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I have a confession to make: I left a dozen books out of my list of 20th-century historical romances. And I did it on purpose so that this series could get the attention it deserves. Now, I deserve no credit for this article other than the writing of it. Jessica Pryde told me these books exist, and Danika Ellis suggested breaking them off from the original list to give them the spotlight. But let me get to the point: there is a series of romance novels written by and about Black people called Decades: A Journey of African American Romance.
As is suggested by the name of the series, these books each take place in their own decade, starting with the 1900s and continuing through the 2010s. Published in 2017 and 2018, these 12 books comprise a stunning collection of historical romances set over the 20th century and into the 21st.
Now, I haven’t read these…yet. But I am excited to get started and have requested that my library system purchase the books. I’m intrigued by the wide variety of settings and plots and, of course, the many tropes! But most of all, they sound like great stories. I will probably read them in chronological order, but it’s tempting to skip around!
A Delicate Affair by Lindsay Evans (1900s)
Musician Golden escapes the South for Washington, D.C., after nearly being lynched. There, he quickly falls for debutant Leonie, but he fears that she is just using him until someone more exciting — or with more money — comes along.
A Secret Desire by Kaia Danielle (1910s)
Widow Hallie is running her late husband’s Black beach resort in 1912 when his former mentee, Nick, shows up. Nick’s been in love with Hallie for years but kept his distance. Now, however, developers are threatening her livelihood, and he sees a chance to help her.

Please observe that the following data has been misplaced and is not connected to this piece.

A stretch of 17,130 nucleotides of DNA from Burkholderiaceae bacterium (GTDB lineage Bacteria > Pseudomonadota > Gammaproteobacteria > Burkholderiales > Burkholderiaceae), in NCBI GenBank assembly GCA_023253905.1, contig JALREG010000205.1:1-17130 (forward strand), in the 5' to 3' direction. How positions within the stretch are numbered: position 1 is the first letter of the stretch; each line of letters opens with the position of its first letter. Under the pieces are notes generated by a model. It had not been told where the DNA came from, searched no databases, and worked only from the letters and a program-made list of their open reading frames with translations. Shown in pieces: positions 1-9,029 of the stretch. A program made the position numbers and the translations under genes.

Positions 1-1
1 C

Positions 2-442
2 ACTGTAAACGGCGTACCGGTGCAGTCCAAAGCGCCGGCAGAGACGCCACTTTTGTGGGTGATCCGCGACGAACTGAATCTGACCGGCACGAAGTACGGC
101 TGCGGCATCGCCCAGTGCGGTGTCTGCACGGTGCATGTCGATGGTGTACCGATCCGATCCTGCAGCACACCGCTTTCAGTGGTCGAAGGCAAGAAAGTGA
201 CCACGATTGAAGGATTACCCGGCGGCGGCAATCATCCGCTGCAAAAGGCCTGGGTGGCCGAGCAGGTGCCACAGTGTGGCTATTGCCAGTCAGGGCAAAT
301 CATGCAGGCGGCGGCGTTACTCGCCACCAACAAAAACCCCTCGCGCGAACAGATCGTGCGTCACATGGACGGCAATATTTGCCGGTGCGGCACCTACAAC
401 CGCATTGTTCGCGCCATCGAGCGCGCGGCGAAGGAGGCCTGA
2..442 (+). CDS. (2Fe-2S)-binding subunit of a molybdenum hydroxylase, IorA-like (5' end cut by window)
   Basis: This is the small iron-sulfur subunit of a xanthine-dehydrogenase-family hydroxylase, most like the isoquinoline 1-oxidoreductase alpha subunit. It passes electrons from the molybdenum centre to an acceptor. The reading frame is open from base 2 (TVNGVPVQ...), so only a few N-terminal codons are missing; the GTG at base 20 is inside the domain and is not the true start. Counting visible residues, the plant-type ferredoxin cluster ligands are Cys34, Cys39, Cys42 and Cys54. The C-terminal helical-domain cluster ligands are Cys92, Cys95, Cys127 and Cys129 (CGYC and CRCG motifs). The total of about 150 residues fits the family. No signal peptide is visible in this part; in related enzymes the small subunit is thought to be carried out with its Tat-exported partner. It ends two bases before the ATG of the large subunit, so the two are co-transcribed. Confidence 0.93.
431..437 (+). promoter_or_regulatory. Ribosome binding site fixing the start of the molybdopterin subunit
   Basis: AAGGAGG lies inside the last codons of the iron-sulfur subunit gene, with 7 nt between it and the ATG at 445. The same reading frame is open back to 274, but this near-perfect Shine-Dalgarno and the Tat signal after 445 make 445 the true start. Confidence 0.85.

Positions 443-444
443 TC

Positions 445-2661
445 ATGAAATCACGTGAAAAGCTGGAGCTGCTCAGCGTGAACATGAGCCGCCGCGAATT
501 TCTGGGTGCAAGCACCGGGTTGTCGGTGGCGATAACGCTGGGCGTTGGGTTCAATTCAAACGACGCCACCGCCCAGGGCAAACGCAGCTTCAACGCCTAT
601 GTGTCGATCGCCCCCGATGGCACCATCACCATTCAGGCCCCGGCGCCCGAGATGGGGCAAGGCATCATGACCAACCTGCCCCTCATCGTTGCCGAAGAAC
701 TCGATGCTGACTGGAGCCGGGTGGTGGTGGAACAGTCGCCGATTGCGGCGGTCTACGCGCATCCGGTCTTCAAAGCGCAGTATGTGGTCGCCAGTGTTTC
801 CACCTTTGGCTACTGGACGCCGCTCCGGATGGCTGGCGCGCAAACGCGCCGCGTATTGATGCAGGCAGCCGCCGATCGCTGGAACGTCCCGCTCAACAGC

Love’s Serenade by Sheryl Lister (1920s)
Leigh runs away from an arranged marriage to make her way as a jazz singer in Harlem. She is surprised to find Miles, her former love who walked out on her years earlier. She doesn’t want to make the same mistake twice, but he can get her a recording contract.
The Art of Love by Suzette Harrison (1930s)
Ava is an artist in California whose work is put on hold by the Great Depression. Chase is a bootlegger looking for revenge on the person who killed his brother. They find themselves helping each other.
This title is, unfortunately, out of print.
Love’s Sweet Melody by Kianna Alexander (1940s)
Betty is a musician who doesn’t want to marry. Warner is a man changed by war whose only solace is Betty’s music.
Pride & Passion by Carla Buchanan (1950s)
Constance is a widow grieving her husband, who died in the Korean War. Nathaniel owes his life to her husband and brings her his last message.
This one is available on Kindle Unlimited!
Promise Me a Dream by Wayne Jordan (1960s)
Chandra moves from Barbados to New York in the hopes of becoming an actress on Broadway, but the lack of roles has her joining the Civil Rights Movement. Joel’s privileged life means he doesn’t fully understand the movement, but his interest in Chandra makes him think again.
Also on KU!
Election Day by Keith Thomas Walker (1970s)
In the “separate but equal” 1970s, Black mayoral candidate Leo falls for his campaign manager Carla.
Also on KU!
Made to Hold You by Elle Wright (1980s)
The war on drugs broke apart Layla’s family, leaving her a single mom to two small children. When her husband Lincoln shows up in hopes of making amends, she has to choose whether to trust him again.
Also on KU!
THUG Love by Zuri Day (1990s)
Traci, the new EIC of the LA Chronicle, is determined to move away from stories about Black gang violence. But then Tupac Shakur is shot. Undercover cop Marcus is investigating a group he believes is responsible, and his path crosses Traci’s in Las Vegas.
Inconsequential Consequences by Denise Jeffries (2000s)
I can’t find any information anywhere about this book outside of a single interview with the author prior to its publication. It is not available to read, and I don’t know why! But I wanted to include mention of it since the 2000s were indeed a decade.
Campaign for Her Heart by Patricia Sargeant
Gwen plans to retire from politics after she’s done working on President Obama’s reelection campaign…until she is asked to run for a seat in the Senate. She runs up against the incumbent’s campaign manager, Noah, who is intrigued by her political ideas…and her.
Interested in learning more about Black romance? Check out this timeline I found, and consider reading Beverly Jenkins’s essay in Jess’s book Black Love Matters.